Sometimes in Angular development, you'll find that you need to add a class to a template element based on a conditional.

Well that can get challenging because the conditional is usually evaluated in TypeScript code in the component class whereas your template speaks HTML.

Fortunately, the folks who developed the Angular framework thought about that. And they made it easy for you to add classes based on TypeScript conditionals.

In this guide, I'll show you a few different ways to accomplish it.

Easy and Readable

I call the first option "easy and readable" because that's exactly what it is. 

Developers who work on your code after you've been promoted to HeadMaster Architect of Everything, Inc. will thank you for making your code easy to read if you follow this option.

By the way: the requirement for the purposes of this guide is to lay out a flex container in rows if the user is using a vertical navigation bar on the side or lay it out in columns if the user is using a top header menu instead.

And yeah, I'm using Bootstrap here so these class names might look familiar to you.

Here's the easy and readable solution:

<div class="d-flex" [class.flex-row]="showVerticalMenu" [class.flex-column]="showHorizontalMenu">

The code binds to the flex-row and flex-column Bootstrap CSS classes to determine whether or not it should use them.

If the showVerticalMenu boolean in the component class is set to true, then the flex-row class gets included in that <div> element.

If the showHorizontalMenu boolean in the component class is set to true, then the flex-column class gets included in that <div> element.

And you can see why I call it "easy and readable." 

Easy, But Less Readable

Here's another option for you:

<div class="d-flex" [ngClass]="{'flex-row': showVerticalMenu}">

Note the difference in content inside the brackets. It's ngClass instead of class.yourClassName.

In fact, you don't include the class name at all inside the brackets. Instead, that gets specified inside the curly braces that you see on the right.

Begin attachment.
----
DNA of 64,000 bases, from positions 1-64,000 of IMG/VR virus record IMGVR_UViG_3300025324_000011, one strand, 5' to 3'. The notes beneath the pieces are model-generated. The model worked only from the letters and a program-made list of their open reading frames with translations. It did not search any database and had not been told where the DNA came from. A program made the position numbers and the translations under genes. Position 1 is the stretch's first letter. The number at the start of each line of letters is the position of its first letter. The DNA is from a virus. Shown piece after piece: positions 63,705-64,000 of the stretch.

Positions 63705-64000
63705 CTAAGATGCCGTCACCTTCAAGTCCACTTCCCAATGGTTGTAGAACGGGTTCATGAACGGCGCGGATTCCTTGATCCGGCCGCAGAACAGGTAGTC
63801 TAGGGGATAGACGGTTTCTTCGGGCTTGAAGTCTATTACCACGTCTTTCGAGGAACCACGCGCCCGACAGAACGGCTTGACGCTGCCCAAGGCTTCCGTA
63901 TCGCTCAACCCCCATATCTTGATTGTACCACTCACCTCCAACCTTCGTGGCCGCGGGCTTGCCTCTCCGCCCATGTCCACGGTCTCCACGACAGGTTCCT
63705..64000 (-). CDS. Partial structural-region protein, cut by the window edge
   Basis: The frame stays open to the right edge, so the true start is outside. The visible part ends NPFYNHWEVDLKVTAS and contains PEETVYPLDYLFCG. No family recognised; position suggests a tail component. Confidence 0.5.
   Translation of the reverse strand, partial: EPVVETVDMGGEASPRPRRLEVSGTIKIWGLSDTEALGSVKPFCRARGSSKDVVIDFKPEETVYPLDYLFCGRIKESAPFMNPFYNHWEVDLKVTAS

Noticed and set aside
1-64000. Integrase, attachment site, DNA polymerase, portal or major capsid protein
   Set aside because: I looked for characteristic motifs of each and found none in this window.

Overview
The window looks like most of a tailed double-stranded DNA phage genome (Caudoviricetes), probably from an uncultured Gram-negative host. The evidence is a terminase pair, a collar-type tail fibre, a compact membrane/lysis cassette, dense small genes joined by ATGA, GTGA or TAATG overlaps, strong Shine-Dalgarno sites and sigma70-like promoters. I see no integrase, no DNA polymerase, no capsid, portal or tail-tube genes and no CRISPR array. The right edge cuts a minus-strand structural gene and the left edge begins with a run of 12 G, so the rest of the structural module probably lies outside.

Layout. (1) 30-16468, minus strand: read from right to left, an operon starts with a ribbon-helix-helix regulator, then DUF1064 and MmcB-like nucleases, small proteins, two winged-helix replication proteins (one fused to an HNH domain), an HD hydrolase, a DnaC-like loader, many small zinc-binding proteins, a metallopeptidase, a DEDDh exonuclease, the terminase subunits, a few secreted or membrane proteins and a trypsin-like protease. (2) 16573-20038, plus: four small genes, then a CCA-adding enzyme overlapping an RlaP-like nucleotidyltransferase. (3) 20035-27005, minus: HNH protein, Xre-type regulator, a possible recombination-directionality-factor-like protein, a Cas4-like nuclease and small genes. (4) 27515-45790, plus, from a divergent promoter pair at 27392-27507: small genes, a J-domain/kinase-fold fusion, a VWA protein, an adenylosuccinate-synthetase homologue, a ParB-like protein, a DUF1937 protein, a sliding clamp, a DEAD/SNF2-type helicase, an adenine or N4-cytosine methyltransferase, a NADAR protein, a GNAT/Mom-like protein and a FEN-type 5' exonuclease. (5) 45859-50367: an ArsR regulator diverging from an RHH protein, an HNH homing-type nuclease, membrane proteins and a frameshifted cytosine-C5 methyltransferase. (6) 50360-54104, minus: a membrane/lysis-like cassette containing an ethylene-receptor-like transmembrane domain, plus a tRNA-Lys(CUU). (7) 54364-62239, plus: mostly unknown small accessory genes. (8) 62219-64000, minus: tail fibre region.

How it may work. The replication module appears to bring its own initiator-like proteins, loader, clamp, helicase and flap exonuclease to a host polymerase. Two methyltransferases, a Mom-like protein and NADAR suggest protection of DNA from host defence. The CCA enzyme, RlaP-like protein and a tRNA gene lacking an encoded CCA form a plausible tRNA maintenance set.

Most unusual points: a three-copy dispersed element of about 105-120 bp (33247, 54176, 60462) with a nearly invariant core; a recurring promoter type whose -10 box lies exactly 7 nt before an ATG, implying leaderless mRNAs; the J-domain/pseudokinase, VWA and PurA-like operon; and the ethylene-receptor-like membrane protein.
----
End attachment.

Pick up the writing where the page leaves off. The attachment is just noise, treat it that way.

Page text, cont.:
The name of the class is specified as a string. After the colon is where you put your "if" condition that evaluates to a boolean.

If the boolean evaluates to true, then the class gets included in the element. Otherwise, it doesn't.

However, you can only include one (1) [ngClass] per element. So if you want to include multiple classes based on various conditions, you'll have to go this route:

<div class="d-flex" [ngClass]="{'flex-row': showVerticalMenu, 'flex-column' : showHorizontalMenu, 'vh-100' : showHorizontalMenu }">

You can separate different class name/condition pairs with a comma.

As I pointed out in the subheader, that's not quite as readable. But it works.

The Ternary Route

You could also use a ternary. Like this:

<div class="d-flex" [ngClass]="showVerticalMenu ? 'flex-row' : 'flex-column'">

That follows the standard ternary structure: a conditional followed by a question mark.

The first string after the question mark is the class that gets included if the condition evaluates to true. The second string, after the colon, is the class the gets included if the condition evaluates to false.

That's a nice option if you just need to choose one of two classes based on the condition of a boolean.

If you need something more sophisticated, though, go with one of the options above.

Wrapping It Up

There you have it. Three (3) cool ways to add classes to Angular elements based on conditionals.

It's up to you to choose the option above that works best for the solution you're currently developing.

Have fun!

Photo by Ahmed akacha from Pexels